in

Giant 8 feet-long meat-eating dinosaur that lived 145million years ago is discovered in Thailand

Loading...

Giant 8 feet-long meat-eating dinosaur which was 4 times the size of a velociraptor and lived 145million years ago is discovered in Thailand

  • The remains of four of the dinosaurs were found in Nakhon Ratchasima province
  • Fossils included preserved skulls, hips, limbs and bones of the animal’s spine
  • It has been named Siamraptor suwati, with the genus name honouring Thailand 
  • S. suwati was a predator and part of the carcharodontosaurian dinosaur group

A new species of giant predatory dinosaur that was four times the length of a velociraptor and lived around 145 million years ago has been unearthed in Thailand.

The 26 feet (8 metres) -long behemoth is a new, early member of a successful and widespread group of dinosaurs called the Carcharodontosaurids.

The remains — which belonged to four individuals of the new species, dubbed Siamraptor suwati — included skull, backbone and hip fossils.

Scroll down for video

A new species of giant predatory dinosaur that was four times the length of a velociraptor and lived around 145 million years ago has been unearthed in Thailand

A new species of giant predatory dinosaur that was four times the length of a velociraptor and lived around 145 million years ago has been unearthed in Thailand

WHAT DO WE KNOW ABOUT SIAMRAPTOR?

Siamraptor suwati was a 26-feet long predatory dinosaur that lived in what is now Thailand. 

It dates back to the Early Cretaceous period, which lasted from 146–100 million years ago.

It was a predator and a member of a group of dinosaurs known as the carcharodontosaurians.

Siamraptor suwati is also the first definitive carcharodontosaurian fossil found in Southeast Asia. 

Researchers found fossil remains from four different individuals.

Palaeontologists Duangsuda Chokchaloemwong of the Nakhon Ratchasima Rajabhat University analysed the fossilised remains, which were found in the Thai province of Nakhon Ratchasima.

The researchers have dated the dinosaur skeleton back to the Early Cretaceous period, which lasted from 146–100 million years ago.

Among the fossilised bones the team identify the remains of the creature’s skull, backbone, hips and limbs believed to belong to four individual dinosaurs. 

Loading...

By comparing the features of the fossil with known dinosaurs, the researchers have been able to identify the remains as belonging to a previously-unknown species of carcharodontosaurian.

These were a successful and widespread group of sizeable predatory dinosaurs that lived during the Jurassic and Cretaceous periods.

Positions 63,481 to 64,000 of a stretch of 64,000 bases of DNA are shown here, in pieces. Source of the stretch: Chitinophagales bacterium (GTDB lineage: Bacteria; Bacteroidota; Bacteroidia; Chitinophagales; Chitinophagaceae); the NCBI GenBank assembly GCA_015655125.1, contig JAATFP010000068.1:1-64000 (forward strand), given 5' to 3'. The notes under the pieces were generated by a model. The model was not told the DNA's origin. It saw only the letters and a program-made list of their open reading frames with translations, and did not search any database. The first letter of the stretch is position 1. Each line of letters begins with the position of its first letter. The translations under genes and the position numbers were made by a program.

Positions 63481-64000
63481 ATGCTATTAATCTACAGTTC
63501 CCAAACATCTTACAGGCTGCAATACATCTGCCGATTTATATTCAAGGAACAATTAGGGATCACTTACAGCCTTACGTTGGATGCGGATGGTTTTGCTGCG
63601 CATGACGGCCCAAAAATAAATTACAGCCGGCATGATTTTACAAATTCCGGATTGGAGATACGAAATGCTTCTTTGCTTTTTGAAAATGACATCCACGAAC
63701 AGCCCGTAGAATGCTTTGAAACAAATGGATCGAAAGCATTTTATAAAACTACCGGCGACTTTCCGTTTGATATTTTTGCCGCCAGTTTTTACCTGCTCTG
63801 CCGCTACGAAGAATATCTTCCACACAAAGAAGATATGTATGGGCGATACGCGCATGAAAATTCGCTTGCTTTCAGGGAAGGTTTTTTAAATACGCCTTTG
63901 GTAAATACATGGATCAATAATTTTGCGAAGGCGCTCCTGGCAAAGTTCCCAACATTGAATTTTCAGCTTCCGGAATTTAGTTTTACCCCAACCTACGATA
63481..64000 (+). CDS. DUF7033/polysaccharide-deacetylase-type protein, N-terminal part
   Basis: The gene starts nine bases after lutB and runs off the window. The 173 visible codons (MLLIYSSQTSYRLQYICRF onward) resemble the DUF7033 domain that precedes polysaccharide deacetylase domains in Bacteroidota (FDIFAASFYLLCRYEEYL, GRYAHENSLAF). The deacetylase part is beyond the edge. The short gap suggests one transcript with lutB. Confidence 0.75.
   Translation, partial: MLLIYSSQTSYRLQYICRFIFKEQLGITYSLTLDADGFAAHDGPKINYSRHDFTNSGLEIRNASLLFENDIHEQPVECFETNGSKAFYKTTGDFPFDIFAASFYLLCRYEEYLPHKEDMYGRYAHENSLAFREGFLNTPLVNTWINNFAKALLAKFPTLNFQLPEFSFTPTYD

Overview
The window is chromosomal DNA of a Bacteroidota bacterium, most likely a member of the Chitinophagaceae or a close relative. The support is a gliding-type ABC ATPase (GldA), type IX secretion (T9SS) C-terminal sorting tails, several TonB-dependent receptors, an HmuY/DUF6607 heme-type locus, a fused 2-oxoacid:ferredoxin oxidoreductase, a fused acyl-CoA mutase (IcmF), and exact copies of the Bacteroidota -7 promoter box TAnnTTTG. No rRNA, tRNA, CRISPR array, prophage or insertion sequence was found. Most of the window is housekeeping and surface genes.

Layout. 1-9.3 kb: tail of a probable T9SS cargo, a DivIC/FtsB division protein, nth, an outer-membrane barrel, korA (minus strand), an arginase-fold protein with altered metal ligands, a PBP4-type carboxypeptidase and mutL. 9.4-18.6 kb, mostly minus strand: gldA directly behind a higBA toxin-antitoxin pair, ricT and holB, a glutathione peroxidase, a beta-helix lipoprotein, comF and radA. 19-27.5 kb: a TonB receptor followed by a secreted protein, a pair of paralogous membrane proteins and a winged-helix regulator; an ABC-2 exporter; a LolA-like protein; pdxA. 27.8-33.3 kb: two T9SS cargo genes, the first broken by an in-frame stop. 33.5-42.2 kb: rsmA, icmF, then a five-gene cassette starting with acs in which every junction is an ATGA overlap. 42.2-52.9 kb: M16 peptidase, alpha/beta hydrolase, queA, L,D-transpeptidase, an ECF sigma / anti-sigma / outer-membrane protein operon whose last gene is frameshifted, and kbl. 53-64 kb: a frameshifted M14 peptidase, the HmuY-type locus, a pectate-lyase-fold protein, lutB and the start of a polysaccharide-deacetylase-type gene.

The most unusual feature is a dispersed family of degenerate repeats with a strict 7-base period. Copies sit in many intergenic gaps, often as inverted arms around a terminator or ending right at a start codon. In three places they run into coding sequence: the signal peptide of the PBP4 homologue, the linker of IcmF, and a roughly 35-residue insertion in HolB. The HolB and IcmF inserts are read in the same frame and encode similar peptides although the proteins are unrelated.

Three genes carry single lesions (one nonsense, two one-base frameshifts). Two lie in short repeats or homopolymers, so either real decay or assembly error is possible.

The team have named the new species Siamraptor suwati, in honour of both Thailand and Mr Suwat Liptapanlop, a benefactor of the research.

The researchers believe that S. suwati evolved and diverged from the other members of the carcharodontosaur group early in their history.

The 26 feet (8 metres) -long behemoth is a new, early member of a successful and widespread group of dinosaurs called the Carcharodontosaurids

The 26 feet (8 metres) -long behemoth is a new, early member of a successful and widespread group of dinosaurs called the Carcharodontosaurids

The remains — which belonged to four individuals of the new species, dubbed Siamraptor suwati — included skull, backbone and hip fossils. Pictured, the dig site in Thailand

The remains — which belonged to four individuals of the new species, dubbed Siamraptor suwati — included skull, backbone and hip fossils. Pictured, the dig site in Thailand

Siamraptor suwati is also the first definitive carcharodontosaurian fossil found in Southeast Asia.

With other carcharodontosaurian specimens having previously been unearthed from this time period in Europe and Africa, the latest discovery reveals that this group had conquered three continents by the Early Cretaceous.

The full findings of the study were published in the journal PLOS ONE

Palaeontologists Duangsuda Chokchaloemwong of the Nakhon Ratchasima Rajabhat University analysed the fossils, which were found in the Thai province of Nakhon Ratchasima

Palaeontologists Duangsuda Chokchaloemwong of the Nakhon Ratchasima Rajabhat University analysed the fossils, which were found in the Thai province of Nakhon Ratchasima

Source link

Loading...

Leave a Reply

Car giant Nissan to end night shift at its Sunderland plant

Duchess of York finally confesses to cosmetic tweaks over the years in gloriously candid detail